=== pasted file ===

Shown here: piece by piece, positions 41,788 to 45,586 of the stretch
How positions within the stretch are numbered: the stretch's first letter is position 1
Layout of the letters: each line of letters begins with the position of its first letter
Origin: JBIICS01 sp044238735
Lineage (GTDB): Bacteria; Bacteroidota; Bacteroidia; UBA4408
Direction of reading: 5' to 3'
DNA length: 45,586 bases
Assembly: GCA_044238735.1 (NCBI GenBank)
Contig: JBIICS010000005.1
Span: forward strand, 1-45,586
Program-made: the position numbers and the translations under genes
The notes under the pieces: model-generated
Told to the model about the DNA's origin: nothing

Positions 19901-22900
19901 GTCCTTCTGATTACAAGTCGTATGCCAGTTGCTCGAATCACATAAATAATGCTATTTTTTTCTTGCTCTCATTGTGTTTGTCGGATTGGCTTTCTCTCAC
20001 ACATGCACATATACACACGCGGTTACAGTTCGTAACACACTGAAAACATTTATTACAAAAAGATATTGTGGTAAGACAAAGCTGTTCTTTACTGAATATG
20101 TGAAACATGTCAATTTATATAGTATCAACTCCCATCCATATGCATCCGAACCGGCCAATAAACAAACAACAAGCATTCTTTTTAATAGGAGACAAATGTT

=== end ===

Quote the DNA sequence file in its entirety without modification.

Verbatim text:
Shown here: piece by piece, positions 41,788 to 45,586 of the stretch
How positions within the stretch are numbered: the stretch's first letter is position 1
Layout of the letters: each line of letters begins with the position of its first letter
Origin: JBIICS01 sp044238735
Lineage (GTDB): Bacteria; Bacteroidota; Bacteroidia; UBA4408
Direction of reading: 5' to 3'
DNA length: 45,586 bases
Assembly: GCA_044238735.1 (NCBI GenBank)
Contig: JBIICS010000005.1
Span: forward strand, 1-45,586
Program-made: the position numbers and the translations under genes
The notes under the pieces: model-generated
Told to the model about the DNA's origin: nothing

Positions 19901-22900
19901 GTCCTTCTGATTACAAGTCGTATGCCAGTTGCTCGAATCACATAAATAATGCTATTTTTTTCTTGCTCTCATTGTGTTTGTCGGATTGGCTTTCTCTCAC
20001 ACATGCACATATACACACGCGGTTACAGTTCGTAACACACTGAAAACATTTATTACAAAAAGATATTGTGGTAAGACAAAGCTGTTCTTTACTGAATATG
20101 TGAAACATGTCAATTTATATAGTATCAACTCCCATCCATATGCATCCGAACCGGCCAATAAACAAACAACAAGCATTCTTTTTAATAGGAGACAAATGTT